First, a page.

If the NBA held a championship game for an in-season tournament coming off several of its players winning an Olympic gold medal, with some of those players appearing in the game, and also featuring the league’s two leading MVP candidates, would these same sportsbooks have waited until 11 a.m. the day of that game to get any markets live whatsoever?
In that same hypothetical, would they have only offered standard lines, with no prop betting? Furthermore, would they have not created any promotions for markets on that game in advance, or done any advertising for their markets on the contest at all? Anyone who follows US-regulated sports betting knows the answer to those questions.
Whether the approaches to Thursday’s game represented deliberate choices or oversights, they represent a missed opportunity. Speaking of missed opportunities, there might be some action for bettors to consider right now around the Washington Mystics.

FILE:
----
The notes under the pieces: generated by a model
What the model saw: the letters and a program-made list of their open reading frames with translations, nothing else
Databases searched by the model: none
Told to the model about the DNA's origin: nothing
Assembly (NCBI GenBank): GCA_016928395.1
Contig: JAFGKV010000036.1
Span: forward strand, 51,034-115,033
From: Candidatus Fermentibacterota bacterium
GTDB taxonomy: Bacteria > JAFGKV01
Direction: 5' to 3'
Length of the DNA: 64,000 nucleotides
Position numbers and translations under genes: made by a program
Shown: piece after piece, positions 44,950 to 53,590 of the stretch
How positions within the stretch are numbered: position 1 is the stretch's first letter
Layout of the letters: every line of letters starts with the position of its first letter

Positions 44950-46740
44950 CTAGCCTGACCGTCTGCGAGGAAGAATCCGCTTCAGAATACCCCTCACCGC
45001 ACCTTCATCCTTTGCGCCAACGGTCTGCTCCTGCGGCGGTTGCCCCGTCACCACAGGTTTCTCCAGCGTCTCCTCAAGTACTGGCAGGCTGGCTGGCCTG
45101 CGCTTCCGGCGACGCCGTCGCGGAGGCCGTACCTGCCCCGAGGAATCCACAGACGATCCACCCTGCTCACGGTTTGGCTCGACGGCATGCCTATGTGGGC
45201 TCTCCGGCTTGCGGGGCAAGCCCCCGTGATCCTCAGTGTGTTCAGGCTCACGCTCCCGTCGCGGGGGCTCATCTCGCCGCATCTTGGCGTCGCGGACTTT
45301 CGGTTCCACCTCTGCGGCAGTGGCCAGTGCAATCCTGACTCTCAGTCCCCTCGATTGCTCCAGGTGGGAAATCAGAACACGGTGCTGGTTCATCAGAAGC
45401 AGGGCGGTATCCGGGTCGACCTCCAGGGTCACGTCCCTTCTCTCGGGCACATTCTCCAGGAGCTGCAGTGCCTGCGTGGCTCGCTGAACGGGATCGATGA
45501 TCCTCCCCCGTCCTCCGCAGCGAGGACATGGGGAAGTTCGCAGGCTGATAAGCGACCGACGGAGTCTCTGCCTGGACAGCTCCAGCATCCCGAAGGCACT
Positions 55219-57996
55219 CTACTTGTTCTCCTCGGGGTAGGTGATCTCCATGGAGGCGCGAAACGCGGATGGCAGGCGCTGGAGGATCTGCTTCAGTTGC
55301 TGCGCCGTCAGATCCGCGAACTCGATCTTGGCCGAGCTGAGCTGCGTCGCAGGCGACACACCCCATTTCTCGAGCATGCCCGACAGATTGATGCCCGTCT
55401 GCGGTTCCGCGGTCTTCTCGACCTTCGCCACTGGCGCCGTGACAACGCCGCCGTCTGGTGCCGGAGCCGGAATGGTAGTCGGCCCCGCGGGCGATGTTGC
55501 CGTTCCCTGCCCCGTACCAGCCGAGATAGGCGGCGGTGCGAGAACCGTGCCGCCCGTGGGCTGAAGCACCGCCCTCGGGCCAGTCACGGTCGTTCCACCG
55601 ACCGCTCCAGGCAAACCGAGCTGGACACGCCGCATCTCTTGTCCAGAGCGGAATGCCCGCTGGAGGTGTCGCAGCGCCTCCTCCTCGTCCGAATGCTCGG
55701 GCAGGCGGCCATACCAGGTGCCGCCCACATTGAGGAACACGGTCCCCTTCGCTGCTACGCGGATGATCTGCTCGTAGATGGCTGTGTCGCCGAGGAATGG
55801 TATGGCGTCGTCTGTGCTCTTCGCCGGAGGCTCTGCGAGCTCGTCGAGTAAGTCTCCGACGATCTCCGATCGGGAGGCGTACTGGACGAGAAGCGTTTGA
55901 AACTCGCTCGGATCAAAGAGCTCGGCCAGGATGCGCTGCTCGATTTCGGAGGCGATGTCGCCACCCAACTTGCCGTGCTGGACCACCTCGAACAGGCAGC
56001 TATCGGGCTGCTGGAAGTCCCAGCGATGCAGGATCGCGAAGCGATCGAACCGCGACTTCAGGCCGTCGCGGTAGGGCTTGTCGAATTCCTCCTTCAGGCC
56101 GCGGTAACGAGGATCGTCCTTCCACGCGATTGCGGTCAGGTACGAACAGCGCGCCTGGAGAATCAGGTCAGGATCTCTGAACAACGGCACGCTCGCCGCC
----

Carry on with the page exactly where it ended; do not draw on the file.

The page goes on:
Could it be time to buy on Mystics futures right now?
Also earlier this week, news broke that Mystics forward Elena Delle Donne returned to practice. While the timetable for her actual return to games for Washington remains uncertain, along with how many minutes she would actually play, the potential for the Mystics is significant.
If Delle Donne is able to play significant minutes, that’s a massive shift in the WNBA championship picture. Even an 85% “EDD” when paired with Washington center Tina Charles, who just happens to be leading the league in scoring average, makes the Mystics a top-tier contender.
At the same time, it’s uncertain whether she’ll actually play. For that reason, sportsbooks haven’t moved their lines on Washington yet. The Mystics are still +1600 to win the title this year at BetMGM.
It’s a risk, but that’s what gambling is all about. You rarely get a sure thing.